Operation Migration and the U. S. Fish and Wildlife Service (FWS) announced that five rare whooping cranes safely made it to Florida on Friday, Nov. 23.
The quintet will spend the winter in the St. Marks National Wildlife Refuge on the Gulf of Mexico. About 900 people arrived before dawn to watch the birds arrive, according to FWS Supervisory Refuge Ranger Robin Will.
“People have an emotional reaction, a sense of hope, of being part of something,” when they see the cranes, said Will in a phone interview.
She said a teacher brought her 3rd grade class from a school in nearby Tallahassee. A TV reporter interviewed one of the students, who spoke unusually well about cranes, while the teacher “was standing there with such pride. It was more than, oh wow, they eat worms!” said Will with a laugh.
Will said grandparents, parents and children came to the landing, and “it was great to see all these different generations. That was very gratifying.” A 23-year old researcher who had helped raise the chicks in Maryland was able to be there because she was visiting her Florida-based parents for Thanksgiving.
“We are excited to be a part of this incredible project to restore a flock of whooping cranes to the eastern United States,” stated Refuge Manager Terry Peacock in a press release. “This year, St. Marks National Wildlife Refuge will be the only Florida refuge to host the young cranes.” A coalition between government and non-profits is working to restore the birds. Operation Migration leads the coalition.
“People have an emotional reaction, a sense of hope.”
–Robin Will, Supervisory Refuge Ranger, St. Marks National Wildlife Refuge
The migration had its sorrow. At first it was six birds, nicknamed the Spectacular Six, but earlier in the trip one of them landed wrong and broke her leg, and died on the operating table. They do not tolerate anesthetic well. “It takes so much energy to bring a chick to maturity,” and it is tough when one dies, said Will.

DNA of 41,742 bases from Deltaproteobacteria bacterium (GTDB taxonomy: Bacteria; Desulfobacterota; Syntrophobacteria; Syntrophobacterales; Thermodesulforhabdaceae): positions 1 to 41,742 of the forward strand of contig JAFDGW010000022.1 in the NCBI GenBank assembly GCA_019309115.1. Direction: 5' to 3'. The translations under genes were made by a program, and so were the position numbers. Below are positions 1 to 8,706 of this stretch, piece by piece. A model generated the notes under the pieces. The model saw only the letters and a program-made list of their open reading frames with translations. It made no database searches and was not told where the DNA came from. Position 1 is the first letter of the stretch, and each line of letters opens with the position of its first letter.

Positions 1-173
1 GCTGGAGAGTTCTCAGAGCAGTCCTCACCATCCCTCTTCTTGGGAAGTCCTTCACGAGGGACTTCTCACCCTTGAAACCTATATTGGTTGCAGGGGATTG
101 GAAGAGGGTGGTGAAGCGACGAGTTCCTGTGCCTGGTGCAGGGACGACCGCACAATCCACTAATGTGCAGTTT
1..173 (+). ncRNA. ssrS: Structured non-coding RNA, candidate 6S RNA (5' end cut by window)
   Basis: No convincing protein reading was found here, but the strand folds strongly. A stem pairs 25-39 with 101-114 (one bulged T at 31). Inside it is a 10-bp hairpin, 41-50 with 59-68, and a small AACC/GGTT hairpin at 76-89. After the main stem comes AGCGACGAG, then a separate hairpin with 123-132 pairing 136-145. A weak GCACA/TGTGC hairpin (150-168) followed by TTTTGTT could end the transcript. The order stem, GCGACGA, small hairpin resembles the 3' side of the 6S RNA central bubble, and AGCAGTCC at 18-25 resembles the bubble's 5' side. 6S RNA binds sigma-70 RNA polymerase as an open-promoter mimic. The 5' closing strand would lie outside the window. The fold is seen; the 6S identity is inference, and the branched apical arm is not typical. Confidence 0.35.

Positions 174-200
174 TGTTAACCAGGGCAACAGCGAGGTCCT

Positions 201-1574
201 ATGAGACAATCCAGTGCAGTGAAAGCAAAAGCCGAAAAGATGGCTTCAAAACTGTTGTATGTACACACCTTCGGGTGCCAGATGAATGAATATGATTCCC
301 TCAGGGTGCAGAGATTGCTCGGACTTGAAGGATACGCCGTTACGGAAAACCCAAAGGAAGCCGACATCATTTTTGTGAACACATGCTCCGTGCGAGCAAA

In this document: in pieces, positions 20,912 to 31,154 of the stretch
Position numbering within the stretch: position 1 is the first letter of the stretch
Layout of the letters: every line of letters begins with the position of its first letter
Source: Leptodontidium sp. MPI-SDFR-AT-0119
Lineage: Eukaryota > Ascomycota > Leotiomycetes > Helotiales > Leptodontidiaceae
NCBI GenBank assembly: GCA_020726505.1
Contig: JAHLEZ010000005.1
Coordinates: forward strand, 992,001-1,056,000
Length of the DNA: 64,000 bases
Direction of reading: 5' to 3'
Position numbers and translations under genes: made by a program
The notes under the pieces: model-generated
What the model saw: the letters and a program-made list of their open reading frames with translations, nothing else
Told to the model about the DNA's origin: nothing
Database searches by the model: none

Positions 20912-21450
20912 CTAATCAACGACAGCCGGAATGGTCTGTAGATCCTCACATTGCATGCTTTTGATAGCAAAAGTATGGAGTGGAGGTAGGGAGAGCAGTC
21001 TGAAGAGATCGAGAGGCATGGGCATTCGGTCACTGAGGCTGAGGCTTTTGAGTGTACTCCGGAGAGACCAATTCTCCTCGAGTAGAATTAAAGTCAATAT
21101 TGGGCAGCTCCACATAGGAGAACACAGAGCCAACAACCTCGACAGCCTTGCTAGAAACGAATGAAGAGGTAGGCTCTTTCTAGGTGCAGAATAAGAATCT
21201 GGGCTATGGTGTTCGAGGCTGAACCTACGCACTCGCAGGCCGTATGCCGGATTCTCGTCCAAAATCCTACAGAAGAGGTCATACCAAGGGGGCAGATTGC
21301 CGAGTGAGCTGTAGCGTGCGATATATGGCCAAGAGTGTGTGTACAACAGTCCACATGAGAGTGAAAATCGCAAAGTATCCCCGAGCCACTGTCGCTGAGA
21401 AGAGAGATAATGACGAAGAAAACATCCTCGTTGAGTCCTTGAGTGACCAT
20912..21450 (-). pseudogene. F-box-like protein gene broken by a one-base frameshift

Will said pilot Brooke Pennypacker reminded the saddened researchers that a natural migration often has a 50 percent mortality rate. “He tried to put it in perspective,” said Will.
A photographer took a picture of the five survivors with the aircraft, in which a crane shadow appears on one wing, as if representing the sixth bird.
They are in seclusion now, waiting to be checked by a veterinarian. The doctor will look for “coughs, breathing trouble, check their legs for any kind of fracture,” before they begin wintering in the coastal refuge, said Will.
These are fresh water cranes, and researchers had to teach them how to manage coastal living, according to Will. The researchers stay silent, conceal themselves in tent-like garments and use a crane puppet to show the juvenile birds how to forage for crabs, for example.
The birds left Wisconsin on Sept. 28, following ultralight aircraft for 1101 miles. When passing over Alabama, they flew at a record altitude of 5,700 feet and 70 miles per hour ground speed, according to the FWS.
Operation Migration relies on contributions from individuals and foundations and on volunteers, according to its statement.
About 600 whooping cranes live in the wild, according to the FWS. They nearly died out. In the 1940s only 10-15 individuals survived. The ancient birds have an eight-foot wingspan and are graceful in flight.
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